17 Aggression can have many forms and purposes:  Aggression can be physical, verbal, relational: e.g. punching, insulting, shooting, betraying.  Aggression can be planned or reactive.  Aggression can be driven by hostile rage or can be a coldly calculated means to an end. Social Relations Aggression Definition: Behavior with the intent of harming another person.

18 There is not one genetically universal style or amount of aggressiveness in human behavior But there are biological factors which may explain variation in levels of aggression:  Genetic factors (including Heredity)  Neural factors, esp. Brain Activity  Biochemistry, esp. hormones and alcohol Social Relations The Biology of Aggression

19 There is evidence that aggression is tied to genes, even if we’re not sure which ones: 1.Aggression can be selectively bred in animals and then passed on to the next generation 2.Identical twins are more similar in their levels of aggression than fraternal twins or siblings 3.Males are more prone to aggression, and differ by a chromosome (female XX vs. male XY) Social Relations Genetic Influences on Aggression

20  Testosterone levels are correlated with irritability, assertiveness, impulsiveness, and low tolerance for frustration.  Traits linked to testosterone levels, such as facial width, also are linked to aggressiveness.  Violent criminal males have high testosterone levels along with low serotonin levels  Reducing testosterone reduces aggression, in both humans and animals Social Relations Biochemistry of Aggression The male hormone

21 Alcohol may chemically or psychologically make the following more likely:  Disinhibited aggressive behavior  Aggressive responses to frustration  Violent crimes, especially spousal abuse  Lack of attention to peacemaking options  Interpreting neutral acts as provocations Social Relations Biochemistry of Aggression Alcohol

22 Evidence of brain links to aggression:  One monkey learned to subdue the aggression of another, by turning on an electrode implanted in an aggression-inhibiting brain area  A woman became rude and violent after painless stimulation of her amygdala  Underactive frontal lobes (which inhibit impulses) are linked to aggression, violence Social Relations Neural Influences Brain Activity and Aggression

23 Levels of aggression are influenced by:  Aversive conditions and feeling frustrated;  Getting reinforced for aggressive behavior;  Having aggression modeled at home or in the media  Adopting social scripts for aggression from culture and the media. Social Relations Psychosocial Factors and Aggression

24 Aversive/Unpleasant Conditions Frustration-Aggression Principle: After repeated frustrating events, Anger can build, and find a target, and then: Aggression can erupt, possibly against someone who was not the initial cause of the frustration. Aggression is often a response to frustration and other aversive conditions and events.  Violence increases during hot years, hot days.  Also aversive: pain, heat, crowding, foul odors.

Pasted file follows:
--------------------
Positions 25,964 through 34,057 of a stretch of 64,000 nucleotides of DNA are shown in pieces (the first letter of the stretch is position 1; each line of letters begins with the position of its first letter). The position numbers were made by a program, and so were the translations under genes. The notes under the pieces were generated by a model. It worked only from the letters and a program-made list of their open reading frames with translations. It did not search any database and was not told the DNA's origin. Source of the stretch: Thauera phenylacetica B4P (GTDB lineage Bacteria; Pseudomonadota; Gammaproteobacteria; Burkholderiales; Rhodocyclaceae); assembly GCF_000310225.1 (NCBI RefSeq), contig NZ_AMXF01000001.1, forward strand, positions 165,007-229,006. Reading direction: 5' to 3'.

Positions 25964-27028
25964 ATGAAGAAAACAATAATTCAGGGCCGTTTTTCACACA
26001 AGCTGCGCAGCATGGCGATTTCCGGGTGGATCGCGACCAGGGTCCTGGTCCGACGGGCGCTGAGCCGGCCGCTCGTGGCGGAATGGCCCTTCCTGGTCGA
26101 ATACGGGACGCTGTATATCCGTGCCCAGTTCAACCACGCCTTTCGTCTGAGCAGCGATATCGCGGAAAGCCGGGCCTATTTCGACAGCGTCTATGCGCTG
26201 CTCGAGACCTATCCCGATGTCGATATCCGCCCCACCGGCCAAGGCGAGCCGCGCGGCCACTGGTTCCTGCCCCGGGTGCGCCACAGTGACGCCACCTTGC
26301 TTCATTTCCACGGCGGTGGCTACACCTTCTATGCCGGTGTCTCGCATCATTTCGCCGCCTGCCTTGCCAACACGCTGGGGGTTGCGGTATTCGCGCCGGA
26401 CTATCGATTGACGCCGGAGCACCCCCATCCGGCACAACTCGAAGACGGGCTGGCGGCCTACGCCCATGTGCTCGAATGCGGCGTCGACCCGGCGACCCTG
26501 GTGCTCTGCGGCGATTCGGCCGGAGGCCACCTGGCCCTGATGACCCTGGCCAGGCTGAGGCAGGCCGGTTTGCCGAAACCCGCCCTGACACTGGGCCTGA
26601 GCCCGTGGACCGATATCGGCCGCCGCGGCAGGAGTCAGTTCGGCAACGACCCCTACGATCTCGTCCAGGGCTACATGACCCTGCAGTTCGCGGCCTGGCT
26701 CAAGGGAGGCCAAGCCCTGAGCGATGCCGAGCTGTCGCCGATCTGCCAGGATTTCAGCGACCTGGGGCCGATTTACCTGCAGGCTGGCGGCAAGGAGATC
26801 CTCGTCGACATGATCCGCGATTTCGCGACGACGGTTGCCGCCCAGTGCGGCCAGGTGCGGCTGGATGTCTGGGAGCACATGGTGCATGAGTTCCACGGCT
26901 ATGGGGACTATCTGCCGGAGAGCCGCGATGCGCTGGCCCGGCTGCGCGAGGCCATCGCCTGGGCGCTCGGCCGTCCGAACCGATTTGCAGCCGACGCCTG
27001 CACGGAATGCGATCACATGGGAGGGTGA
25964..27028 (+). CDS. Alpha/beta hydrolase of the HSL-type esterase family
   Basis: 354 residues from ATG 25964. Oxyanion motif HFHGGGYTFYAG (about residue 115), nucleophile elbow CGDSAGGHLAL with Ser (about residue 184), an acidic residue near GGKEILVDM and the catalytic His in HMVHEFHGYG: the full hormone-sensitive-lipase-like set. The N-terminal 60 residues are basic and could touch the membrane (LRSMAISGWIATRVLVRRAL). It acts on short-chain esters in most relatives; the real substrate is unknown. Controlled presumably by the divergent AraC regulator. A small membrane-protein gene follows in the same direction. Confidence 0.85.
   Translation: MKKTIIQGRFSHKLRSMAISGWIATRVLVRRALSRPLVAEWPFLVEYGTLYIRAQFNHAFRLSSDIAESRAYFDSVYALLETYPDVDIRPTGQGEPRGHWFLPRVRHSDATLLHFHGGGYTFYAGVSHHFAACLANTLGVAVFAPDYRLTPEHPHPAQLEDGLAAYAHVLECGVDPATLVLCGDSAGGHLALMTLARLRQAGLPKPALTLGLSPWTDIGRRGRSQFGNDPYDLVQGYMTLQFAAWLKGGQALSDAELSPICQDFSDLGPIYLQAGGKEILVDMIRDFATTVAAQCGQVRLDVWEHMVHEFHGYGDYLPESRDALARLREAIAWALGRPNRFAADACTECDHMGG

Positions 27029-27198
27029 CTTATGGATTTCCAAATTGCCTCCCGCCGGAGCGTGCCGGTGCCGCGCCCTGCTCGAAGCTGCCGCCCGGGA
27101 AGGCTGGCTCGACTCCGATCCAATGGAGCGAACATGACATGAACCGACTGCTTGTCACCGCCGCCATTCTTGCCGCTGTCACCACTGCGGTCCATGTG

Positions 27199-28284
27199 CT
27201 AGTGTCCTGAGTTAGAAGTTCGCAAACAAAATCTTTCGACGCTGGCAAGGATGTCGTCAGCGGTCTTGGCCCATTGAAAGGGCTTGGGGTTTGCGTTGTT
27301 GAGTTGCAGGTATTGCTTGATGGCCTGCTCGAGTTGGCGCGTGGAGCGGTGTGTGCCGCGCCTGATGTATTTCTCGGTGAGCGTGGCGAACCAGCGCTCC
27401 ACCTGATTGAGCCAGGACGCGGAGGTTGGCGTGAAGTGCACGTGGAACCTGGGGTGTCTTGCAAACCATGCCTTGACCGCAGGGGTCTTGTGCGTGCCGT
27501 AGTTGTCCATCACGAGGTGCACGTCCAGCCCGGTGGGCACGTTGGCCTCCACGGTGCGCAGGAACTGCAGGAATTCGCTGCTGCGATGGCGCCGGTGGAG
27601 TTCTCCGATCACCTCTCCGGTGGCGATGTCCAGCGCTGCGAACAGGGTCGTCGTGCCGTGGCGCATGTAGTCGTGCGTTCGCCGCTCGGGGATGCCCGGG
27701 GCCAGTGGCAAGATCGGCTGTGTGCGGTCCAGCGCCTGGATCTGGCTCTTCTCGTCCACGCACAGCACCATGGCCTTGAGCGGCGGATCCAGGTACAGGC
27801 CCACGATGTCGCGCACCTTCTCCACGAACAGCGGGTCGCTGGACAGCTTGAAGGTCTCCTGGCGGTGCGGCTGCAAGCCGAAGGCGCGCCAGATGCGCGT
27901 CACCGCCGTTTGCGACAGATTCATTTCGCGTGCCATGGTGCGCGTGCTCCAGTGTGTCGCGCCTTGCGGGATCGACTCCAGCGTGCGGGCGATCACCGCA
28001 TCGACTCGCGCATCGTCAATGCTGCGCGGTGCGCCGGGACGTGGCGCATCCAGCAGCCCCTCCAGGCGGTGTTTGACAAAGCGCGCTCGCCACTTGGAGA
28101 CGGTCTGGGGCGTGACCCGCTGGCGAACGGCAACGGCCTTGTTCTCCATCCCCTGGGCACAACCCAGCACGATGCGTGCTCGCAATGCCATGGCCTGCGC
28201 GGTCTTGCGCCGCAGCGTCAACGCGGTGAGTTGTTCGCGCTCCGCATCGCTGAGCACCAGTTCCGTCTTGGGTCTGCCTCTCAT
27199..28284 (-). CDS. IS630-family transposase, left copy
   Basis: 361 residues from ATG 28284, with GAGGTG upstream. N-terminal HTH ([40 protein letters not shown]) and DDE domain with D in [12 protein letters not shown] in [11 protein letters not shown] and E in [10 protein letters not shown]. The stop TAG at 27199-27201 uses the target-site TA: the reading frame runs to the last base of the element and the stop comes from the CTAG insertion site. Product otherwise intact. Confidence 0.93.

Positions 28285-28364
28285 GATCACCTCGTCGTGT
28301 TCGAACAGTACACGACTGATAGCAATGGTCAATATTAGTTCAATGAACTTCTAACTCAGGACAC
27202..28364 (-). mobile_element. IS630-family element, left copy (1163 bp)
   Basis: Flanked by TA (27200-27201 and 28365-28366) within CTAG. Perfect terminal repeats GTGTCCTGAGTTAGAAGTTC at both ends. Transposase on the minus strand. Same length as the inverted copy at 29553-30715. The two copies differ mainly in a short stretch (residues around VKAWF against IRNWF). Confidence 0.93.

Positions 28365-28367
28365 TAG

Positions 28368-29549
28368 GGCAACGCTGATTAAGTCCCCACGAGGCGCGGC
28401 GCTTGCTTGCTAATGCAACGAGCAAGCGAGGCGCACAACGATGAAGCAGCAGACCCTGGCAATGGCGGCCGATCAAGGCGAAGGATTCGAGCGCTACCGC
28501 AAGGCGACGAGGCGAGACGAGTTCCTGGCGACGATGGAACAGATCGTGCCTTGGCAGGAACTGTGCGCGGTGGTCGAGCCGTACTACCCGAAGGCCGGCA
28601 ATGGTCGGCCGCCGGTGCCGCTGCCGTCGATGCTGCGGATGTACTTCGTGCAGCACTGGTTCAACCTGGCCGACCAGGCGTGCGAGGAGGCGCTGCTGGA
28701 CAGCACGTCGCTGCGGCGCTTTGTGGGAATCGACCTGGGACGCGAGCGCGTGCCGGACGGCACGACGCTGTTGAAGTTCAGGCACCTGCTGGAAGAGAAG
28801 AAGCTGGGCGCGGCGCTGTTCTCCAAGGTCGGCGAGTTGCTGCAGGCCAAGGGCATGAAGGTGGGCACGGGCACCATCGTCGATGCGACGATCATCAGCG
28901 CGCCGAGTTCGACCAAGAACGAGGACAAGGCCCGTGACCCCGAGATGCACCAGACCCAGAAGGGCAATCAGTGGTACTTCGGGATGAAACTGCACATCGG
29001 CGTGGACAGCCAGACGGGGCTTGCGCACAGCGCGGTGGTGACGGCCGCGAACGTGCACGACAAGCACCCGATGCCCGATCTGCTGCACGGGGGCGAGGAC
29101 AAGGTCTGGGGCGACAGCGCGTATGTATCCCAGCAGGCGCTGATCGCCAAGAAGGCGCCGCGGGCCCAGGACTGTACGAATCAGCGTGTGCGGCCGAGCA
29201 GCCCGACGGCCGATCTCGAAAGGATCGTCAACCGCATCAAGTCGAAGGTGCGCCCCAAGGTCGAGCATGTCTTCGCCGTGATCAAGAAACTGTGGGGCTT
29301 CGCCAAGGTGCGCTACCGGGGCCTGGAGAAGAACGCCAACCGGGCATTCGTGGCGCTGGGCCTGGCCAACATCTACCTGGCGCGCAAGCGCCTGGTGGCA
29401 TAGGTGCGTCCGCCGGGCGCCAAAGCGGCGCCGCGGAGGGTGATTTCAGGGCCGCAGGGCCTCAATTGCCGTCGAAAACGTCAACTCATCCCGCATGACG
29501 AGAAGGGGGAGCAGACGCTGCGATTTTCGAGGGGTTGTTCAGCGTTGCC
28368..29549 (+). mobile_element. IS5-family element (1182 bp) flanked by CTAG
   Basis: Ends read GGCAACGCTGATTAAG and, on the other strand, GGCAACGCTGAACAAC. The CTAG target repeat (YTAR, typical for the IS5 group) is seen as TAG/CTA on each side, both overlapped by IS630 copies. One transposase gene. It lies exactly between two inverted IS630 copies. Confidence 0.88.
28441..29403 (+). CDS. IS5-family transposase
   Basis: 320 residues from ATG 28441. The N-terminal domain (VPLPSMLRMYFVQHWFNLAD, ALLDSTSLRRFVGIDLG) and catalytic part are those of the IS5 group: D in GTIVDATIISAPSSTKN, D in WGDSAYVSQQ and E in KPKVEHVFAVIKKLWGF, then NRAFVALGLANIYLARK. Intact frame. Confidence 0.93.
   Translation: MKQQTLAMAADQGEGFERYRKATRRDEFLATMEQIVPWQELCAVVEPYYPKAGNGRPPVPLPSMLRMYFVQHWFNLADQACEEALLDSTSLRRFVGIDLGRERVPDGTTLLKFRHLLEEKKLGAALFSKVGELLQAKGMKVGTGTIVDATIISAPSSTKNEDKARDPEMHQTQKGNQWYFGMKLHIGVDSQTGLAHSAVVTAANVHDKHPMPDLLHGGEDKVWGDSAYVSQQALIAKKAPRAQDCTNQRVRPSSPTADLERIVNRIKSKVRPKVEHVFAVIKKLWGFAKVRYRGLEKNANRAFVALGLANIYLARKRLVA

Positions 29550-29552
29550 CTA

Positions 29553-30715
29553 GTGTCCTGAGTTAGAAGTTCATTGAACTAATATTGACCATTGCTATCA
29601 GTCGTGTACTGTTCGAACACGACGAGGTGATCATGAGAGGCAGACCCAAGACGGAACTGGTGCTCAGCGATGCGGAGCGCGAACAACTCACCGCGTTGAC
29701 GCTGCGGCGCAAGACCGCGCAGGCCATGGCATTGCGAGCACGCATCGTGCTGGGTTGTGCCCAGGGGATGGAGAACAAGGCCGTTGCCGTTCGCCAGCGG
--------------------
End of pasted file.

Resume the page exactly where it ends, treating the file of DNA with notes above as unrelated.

25  Sometimes aggression works! Bullies win control and obedience, Robbers gain wealth, tacklers who injure receivers get bonuses. Aggression, like any behavior, increases in frequency and intensity after it is reinforced.  Parents and Aggression- Replacement Training can guide youth by rewarding other, prosocial behaviors that still meet personal needs. Reinforced/Rewarded Aggression

26 Family, Cultural Models for Aggression  Parents dislike aggressive behavior in their children, but unfortunately: They may have modeled that behavior, such as yelling, as their kids watched them handle frustration.  Some cultures model aggression and violence as a solution to personal and societal injustice.  Models for aggression are also conveyed through media, in the form of social scripts.

27 Aggression in Media: Social Scripts  Aggression portrayed in video, music, books, and other media, follows and teaches a script.  When confronted with new situations, we may rely on social scripts to guide our responses. Many scripts proscribe aggression. Social Scripts: Culturally constructed directions on how to act, downloaded from media as a “file” or “program” in the mind. Effects of Social Scripts Studies: Exposure to one aggressive story increases other forms of aggressive behavior.  Watchers of TV crime see the world as more threatening (needing a aggressive defense?)  Randomly assigned to watch explicit pornography, study participants suggested shorter sentences for rapists and accepted the myth that victims may have enjoyed the rape.

28 More Media Effects on Aggression  Exposure to violence in media, especially in pornography, seems to increase, rather than release, male aggressive impulses.  Media can portray minorities, women, the poor, and others with less power as being weak, stupid, submissive, and less human, and thus deserving their victimhood. Video Games and Aggression  People randomly assigned to play ultraviolent video games showed increases in hostility  People playing a game helping characters, showed increased real-life helping  People have acted out violent acts from video games; People playing the most violent games tended to be the most aggressive; but what came first, aggressiveness or games?

29 The Many Origins of Aggression